Judge Doyle Square

The Judge Doyle Square site includes the Madison Municipal Building, right, and Government East parking garage, left. 

With their Tuesday vote approving a massive $170 million redevelopment plan for a 2-block area downtown known as Judge Doyle Square, Madison’s City Council has reached the “light at the end of the tunnel,” said Council president Mike Verveer.

The District 4 alder added that he is “relieved” to be at this stage of the process.

“I’m excited as anybody here tonight that we have made this progress and that we’ll see a groundbreaking very early in the new year,” Verveer said.  

The Judge Doyle Square project began as a “consolidated idea” in the fall of 2010 under former Mayor Dave Cieslewicz, but has actively been moving toward construction for about three years, project manager George Austin said. The city is now one step closer to breaking ground on Beitler Real Estate Services’ plan.

But the old Government East parking garage, built in 1958, was showing signs of wear in 2006. The project as a whole became more concrete with the creation of a master planning project vision for the southeast area of the Central Business District in 2010. 

The project has seen many iterations and has had its share of disappointment including the originally favored developer, in partnership with Exact Sciences, pulling out last November.

Under Beitler’s proposal, an approximately 600-stall underground parking garage is planned to replace the Government East parking garage on Block 88 as well as 200 parking stalls above ground to serve a 144-unit apartment building. The plan also calls for 33,400 square feet of retail, a bicycle center and office space on the first two floors.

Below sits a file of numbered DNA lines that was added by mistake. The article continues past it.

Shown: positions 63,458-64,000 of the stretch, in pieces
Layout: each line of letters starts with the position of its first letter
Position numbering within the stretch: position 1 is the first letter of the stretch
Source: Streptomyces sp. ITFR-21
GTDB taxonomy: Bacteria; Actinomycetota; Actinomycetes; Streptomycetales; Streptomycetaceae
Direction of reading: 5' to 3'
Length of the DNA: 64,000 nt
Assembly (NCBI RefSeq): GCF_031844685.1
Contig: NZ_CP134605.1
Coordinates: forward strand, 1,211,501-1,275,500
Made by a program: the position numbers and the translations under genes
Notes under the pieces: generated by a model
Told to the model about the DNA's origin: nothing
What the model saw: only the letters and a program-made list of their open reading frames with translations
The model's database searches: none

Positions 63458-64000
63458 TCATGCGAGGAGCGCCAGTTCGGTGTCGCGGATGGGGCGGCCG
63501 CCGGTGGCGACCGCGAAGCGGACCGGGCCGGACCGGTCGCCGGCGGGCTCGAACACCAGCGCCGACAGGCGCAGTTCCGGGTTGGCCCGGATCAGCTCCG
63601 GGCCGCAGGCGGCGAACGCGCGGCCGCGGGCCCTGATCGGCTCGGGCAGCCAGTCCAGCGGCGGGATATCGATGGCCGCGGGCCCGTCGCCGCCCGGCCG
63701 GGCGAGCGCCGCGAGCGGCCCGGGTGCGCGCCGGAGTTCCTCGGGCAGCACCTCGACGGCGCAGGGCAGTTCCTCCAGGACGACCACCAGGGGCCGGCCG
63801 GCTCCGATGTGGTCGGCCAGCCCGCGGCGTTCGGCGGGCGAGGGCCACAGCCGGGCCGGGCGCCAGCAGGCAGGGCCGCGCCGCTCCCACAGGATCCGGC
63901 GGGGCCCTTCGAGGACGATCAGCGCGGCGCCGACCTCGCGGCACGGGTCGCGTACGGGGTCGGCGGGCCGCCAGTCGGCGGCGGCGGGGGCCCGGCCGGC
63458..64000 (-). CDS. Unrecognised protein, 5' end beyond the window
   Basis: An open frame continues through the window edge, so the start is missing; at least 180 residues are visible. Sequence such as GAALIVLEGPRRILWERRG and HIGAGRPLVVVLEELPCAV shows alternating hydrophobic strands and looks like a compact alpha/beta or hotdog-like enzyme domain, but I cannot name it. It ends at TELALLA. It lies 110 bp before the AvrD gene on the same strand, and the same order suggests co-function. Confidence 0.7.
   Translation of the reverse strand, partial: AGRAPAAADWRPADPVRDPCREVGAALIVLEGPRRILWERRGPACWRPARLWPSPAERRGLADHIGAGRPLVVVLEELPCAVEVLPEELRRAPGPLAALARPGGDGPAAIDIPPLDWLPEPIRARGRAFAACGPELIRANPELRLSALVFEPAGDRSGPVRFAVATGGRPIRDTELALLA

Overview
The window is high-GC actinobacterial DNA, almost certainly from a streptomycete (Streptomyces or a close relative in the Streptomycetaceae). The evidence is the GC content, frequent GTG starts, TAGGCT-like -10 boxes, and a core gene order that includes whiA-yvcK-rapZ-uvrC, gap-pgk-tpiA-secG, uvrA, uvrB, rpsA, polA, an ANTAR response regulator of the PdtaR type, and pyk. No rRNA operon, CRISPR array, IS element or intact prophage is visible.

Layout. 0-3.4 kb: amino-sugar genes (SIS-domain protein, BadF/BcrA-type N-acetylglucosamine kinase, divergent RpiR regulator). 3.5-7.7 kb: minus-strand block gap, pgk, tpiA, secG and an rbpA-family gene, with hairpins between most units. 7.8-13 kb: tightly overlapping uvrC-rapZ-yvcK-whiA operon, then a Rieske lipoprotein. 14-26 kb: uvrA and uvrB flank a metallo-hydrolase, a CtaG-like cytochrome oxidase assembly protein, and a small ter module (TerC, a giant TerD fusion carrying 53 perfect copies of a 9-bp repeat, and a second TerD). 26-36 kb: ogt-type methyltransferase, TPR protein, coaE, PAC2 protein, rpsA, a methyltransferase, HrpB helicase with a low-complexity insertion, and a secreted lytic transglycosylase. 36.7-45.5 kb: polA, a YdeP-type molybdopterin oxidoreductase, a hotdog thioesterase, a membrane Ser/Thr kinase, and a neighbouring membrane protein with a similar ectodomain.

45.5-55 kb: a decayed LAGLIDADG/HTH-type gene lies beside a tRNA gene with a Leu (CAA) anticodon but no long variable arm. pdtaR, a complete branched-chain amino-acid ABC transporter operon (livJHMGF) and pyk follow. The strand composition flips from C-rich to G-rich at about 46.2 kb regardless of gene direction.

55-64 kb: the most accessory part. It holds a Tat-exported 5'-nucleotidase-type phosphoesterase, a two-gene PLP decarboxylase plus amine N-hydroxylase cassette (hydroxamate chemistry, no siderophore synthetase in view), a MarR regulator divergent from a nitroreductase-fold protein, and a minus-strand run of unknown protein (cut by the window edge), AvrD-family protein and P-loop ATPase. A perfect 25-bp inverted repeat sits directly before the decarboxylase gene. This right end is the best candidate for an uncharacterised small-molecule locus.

Demolition of the Government East garage is scheduled for November 2018.

The second part of the project on Block 105 will include an approximately 250-room mixed-use hotel with 23,551 square feet, with a large portion of that for meeting space. A 210-unit apartment building, about 7,800 square feet of street-level retail and a 289-stall parking garage, most of which will be above ground to serve the hotel and apartment tenants, is also planned.

“Hopefully we got to the project that will get built,” said Ald. Marsha Rummel, District 6.

The total project cost is estimated at $170 million with about $131 million from private debt and equity sources.

The city is investing $43 million, which includes $24 million in tax incremental financing. The project is also expected to add $87 million in assessed value when completed and occupied.

Discover Madison news, via the Cap Times

Sign up for the Cap Times Daily Features email!

* I understand and agree that registration on or use of this site constitutes agreement to its user agreement and privacy policy.

City funding of the project is split between the TIF district, parking utility reserves and proceeds from the land sale.

Called the “conscience of the Council” on the Judge Doyle Square project by Verveer, Ald. David Ahrens, District 15, strongly supported approving the development agreement. Ahrens has been an opponent of the project throughout the lengthy process but said the final plan has “come a long way.”

“The fact that we’re not financially engaged with the private development and that they take their own risks and we take ours, I think that’s important to the public,” Ahrens said.

In the coming months, the downtown tax district's other taxing entities, which include Dane County, the Madison School District and Madison Area Technical College, will need to approve changes to the TIF district's plan. Beitler still needs to secure land use approvals for their part of the project. 

Share your opinion on this topic by sending a letter to the editor to tctvoice@madison.com. Include your full name, hometown and phone number. Your name and town will be published. The phone number is for verification purposes only. Please keep your letter to 250 words or less.